Judeo-Arabic (عربية يهودية / ערבית יהודית)

The Judeo-Arabic script is a version of the Hebrew script used to write the Judeo-Arabic language - a version of Arabic with influences from Hebrew and Aramaic. Judeo-Arabic is used by Jews in Arabic-speaking regions and began to develop after the 7th century AD, when Islam was spreading to the Middle East and North Africa. Most Judeo-Arabic literature is written by Jews for Jews and concerns Jewish topics.

Notable Features

  • Direction of writing: right to left in horizontal lines.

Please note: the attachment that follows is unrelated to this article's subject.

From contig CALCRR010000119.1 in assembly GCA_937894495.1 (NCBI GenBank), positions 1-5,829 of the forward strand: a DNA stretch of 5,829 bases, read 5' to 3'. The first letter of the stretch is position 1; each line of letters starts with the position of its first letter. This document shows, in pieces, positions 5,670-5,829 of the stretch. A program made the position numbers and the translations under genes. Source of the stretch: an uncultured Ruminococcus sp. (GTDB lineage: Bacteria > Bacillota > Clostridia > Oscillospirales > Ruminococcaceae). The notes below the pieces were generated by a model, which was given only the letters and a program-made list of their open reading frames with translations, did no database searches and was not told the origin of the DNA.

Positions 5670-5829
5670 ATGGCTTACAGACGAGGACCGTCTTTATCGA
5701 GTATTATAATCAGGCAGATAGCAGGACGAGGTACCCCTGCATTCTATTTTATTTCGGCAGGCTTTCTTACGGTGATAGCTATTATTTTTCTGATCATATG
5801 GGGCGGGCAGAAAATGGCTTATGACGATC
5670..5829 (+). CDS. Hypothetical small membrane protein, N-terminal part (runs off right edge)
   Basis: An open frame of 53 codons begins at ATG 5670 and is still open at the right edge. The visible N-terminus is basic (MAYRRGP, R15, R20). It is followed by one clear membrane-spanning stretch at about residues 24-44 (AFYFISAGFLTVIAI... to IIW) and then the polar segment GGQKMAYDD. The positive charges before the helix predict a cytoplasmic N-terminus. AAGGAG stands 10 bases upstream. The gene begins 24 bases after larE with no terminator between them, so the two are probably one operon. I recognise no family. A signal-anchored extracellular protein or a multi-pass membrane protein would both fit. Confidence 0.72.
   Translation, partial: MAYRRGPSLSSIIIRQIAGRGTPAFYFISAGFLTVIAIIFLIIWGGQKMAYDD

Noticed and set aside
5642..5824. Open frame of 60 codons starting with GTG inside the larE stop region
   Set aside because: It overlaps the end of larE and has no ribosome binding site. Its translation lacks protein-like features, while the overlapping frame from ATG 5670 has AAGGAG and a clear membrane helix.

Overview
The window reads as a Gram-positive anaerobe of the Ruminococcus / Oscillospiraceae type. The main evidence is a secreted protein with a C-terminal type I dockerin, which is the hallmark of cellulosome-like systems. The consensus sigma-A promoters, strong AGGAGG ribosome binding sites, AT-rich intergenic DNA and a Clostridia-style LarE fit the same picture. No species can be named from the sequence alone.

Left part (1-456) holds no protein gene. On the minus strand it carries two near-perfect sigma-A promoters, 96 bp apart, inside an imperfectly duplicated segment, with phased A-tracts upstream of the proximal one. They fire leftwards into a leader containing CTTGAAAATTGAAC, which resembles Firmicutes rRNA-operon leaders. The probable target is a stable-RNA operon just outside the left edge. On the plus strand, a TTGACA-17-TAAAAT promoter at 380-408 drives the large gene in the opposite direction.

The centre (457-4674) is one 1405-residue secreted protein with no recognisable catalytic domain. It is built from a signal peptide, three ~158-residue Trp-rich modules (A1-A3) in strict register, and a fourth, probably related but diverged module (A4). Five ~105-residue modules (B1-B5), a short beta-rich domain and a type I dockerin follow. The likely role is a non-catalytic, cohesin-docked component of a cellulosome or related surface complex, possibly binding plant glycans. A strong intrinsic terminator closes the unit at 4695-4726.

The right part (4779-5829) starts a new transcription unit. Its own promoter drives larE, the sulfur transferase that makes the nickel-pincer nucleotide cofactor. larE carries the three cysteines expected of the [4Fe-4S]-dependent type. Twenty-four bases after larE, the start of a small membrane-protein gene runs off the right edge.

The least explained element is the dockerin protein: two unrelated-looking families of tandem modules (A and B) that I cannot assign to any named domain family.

• Some letters have a final form which is used when they appear at the end of a word. In the chart below, the final form is the one of the left where letters appear in pairs.
  • There are no separate numerals in Hebrew. Instead, each letter has a numeric value.
  • Long vowels are marked with alef (the first letter), waw or yod (the last two letters). The same letters are used for short vowels, though they are not usually marked at all.
  • Used to write: Judeo-Arabic

Judeo-Arabic script

Judeo-Arabic script


Information about Judeo-Arabic

Jewish Language Research Website

Free Hebrew fonts

Languages written with the Hebrew script

Aramaic, Bukhori, Hebrew, Jewish Neo-Aramaic, Judeo-Arabic, Juhuri, Karaim, Ladino, Yiddish